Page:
Mahadevan's Monologues

If we had the vision and feeling of ordinary human life, it would be like hearing the grass grow and the squirrel’s heart beat and we should die of that roar which lies on the other side of silence. – George Eliot

Thursday, January 31, 2008


Curly hair, extremely fair, smiling face, a paunch the weight of which would often slow down his walking pace, small kumkum mark on the forehead proclaiming his religious proclivities, Kumbakonam accent pervading every tip of his tongue, Sambasivam or Sambu as he is affectionately called, has a fine sense of humour and would stand singled out in any group or gathering.

One cannot write about Sambu without recalling numerous anecdotes centering around him. While introducing his friend Vishu, a devote Dinathanthi reader, Sambu would say “Visu was my elder brother’s class mate five years earlier and now my class mate”, without batting an eye lid. If Sambu was asked by his Geography teacher (who always tormented him with questions to test his knowledge), to name nine wild animals in India, he would say ‘seven tigers and two lions’ without even a semblance of smile on his face. Krishnan was a mild young man in the group who often looked upto Sambu for appreciation, though was often brushed aside with brusque remarks. If Krishnan tried to blow of his masculine bravdo, Sambo would cut him to size, stamping him as effeminate in his efforts, whatever that meant.

Sambu had his early education at Native High School in Kumbakonam. The legendary Right Honourable Sreenivasa Shastry was a former student of this School and Sambu had all the pretensions of being a progeny of this wizard of English Words. If Sreenivasa Shastri was the Silver Tongue Orator of India, Solaiappan Street Sambasivan is no less significant. The native wit of Kumbakhonam nurtured continuously by him, reverberated, whenever he spoke.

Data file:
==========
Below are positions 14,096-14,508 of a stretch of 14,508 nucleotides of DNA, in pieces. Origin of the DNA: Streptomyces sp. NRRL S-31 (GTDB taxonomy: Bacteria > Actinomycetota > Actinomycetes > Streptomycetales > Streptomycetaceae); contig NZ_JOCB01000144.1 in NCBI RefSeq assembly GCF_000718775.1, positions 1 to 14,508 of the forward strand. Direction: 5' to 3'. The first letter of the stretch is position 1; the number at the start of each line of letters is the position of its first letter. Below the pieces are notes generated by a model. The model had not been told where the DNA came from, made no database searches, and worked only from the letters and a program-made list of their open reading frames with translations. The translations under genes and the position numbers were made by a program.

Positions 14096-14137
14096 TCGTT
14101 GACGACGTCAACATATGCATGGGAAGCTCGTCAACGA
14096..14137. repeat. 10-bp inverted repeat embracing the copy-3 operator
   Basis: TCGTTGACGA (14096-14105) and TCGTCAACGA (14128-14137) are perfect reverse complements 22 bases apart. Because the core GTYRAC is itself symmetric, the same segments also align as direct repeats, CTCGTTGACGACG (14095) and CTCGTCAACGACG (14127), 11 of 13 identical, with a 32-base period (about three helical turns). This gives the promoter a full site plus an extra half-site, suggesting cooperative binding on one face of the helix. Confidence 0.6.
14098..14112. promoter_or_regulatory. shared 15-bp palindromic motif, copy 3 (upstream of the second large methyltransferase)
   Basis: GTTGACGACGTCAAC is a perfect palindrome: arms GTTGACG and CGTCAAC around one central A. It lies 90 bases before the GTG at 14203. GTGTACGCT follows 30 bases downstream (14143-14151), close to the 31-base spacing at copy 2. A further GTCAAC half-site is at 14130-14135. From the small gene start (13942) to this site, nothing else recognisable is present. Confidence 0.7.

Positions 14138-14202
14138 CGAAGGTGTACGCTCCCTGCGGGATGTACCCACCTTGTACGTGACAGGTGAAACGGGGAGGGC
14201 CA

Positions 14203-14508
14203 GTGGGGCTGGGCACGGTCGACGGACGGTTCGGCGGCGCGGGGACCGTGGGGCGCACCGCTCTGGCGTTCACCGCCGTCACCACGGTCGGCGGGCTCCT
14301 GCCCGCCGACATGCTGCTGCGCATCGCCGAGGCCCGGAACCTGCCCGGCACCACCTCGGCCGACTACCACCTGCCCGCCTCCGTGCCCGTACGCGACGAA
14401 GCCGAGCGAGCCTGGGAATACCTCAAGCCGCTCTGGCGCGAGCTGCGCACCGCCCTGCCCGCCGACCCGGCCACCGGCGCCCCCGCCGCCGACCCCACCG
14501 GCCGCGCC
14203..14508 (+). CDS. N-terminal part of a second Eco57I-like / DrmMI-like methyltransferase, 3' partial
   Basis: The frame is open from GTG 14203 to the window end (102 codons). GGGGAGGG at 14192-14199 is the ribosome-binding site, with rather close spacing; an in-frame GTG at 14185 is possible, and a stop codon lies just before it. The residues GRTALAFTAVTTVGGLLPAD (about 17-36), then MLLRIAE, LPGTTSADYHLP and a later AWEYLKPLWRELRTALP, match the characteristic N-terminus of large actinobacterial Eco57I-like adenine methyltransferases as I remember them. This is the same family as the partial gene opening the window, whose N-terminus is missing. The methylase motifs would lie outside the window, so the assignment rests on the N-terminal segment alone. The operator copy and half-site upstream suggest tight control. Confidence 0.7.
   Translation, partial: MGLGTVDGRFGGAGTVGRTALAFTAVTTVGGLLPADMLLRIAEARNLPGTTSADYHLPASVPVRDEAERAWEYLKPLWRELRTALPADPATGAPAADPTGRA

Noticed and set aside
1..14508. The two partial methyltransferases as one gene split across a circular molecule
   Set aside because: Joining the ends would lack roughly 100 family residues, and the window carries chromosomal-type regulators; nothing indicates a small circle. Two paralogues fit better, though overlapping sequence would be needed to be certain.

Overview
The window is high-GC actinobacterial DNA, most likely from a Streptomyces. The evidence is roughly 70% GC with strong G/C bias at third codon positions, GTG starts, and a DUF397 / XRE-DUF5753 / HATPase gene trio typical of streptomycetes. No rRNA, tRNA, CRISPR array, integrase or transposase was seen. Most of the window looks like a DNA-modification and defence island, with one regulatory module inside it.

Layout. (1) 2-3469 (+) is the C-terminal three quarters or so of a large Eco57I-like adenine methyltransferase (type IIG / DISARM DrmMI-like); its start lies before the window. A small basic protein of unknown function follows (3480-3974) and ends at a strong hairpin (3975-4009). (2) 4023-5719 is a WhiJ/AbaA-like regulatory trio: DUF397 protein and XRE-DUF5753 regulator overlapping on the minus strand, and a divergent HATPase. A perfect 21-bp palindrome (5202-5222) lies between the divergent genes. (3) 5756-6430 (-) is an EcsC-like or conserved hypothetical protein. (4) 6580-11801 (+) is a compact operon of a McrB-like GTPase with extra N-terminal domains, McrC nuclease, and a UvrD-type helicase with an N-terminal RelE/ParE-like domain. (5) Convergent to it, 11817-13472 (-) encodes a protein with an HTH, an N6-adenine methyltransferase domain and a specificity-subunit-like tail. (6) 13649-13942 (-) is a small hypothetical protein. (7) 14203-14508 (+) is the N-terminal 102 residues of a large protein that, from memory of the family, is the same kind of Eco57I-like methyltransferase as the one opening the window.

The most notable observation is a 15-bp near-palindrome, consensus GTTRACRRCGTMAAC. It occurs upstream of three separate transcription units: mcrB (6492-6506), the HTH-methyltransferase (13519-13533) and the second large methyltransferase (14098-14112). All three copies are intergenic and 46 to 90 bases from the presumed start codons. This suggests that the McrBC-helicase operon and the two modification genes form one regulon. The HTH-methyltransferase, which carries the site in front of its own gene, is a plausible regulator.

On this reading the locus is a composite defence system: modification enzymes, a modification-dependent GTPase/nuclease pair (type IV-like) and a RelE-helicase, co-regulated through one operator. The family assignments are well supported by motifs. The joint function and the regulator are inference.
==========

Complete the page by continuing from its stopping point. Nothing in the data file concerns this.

If any body put on airs and asserted his authority in front of timid employees, Sambu, would tear asunder his mask, strip him to his bones, reduce his size and talk to him on equal terms, puncturing his ego and push him perilously close to his doomsday.

Sambu had an animadversion towards studies and therefore he kept a safe distance from professional examinations and intellectual attainments. Yet, his native wit was sufficient enough to carry him to places and lend him respectability. An hour with Sambu would be an energizing exercise. Youngsters in love and the elderly with enough leisure looked upon him for inspiration. Like Dr.Johnson in the Coffee Club, an army of admirers always awaited him and noted down his words of wisdom.

Sambu’s brother occupied an enviable position in a leading Organisation, but Sambu, circumscribed by his limitations, found solace in satiety. When lost his ‘Single” status, Sambu opted for a transfer to Chennai and to his great dismay realized that there were several his look-alikes. His wild imaginations and spontaneous wit that made up for deficiency in scholarship and his ability to endear himself to onlookers, enabled him to become a professional artist particularly in giving religious discourses.

Sambu continues to stay at Chennai, regaling his friends and followers with his discourses spiced with native wits and half-hearted attempts to convert them to spirituality.

Bulging belly and a slightly bended head, Sambu would always stare at me from the distant Chennai.


  • At 8:35 AM, Blogger Kondayya said…

    Eagerly awaiting more blog posts and personality sketches ..


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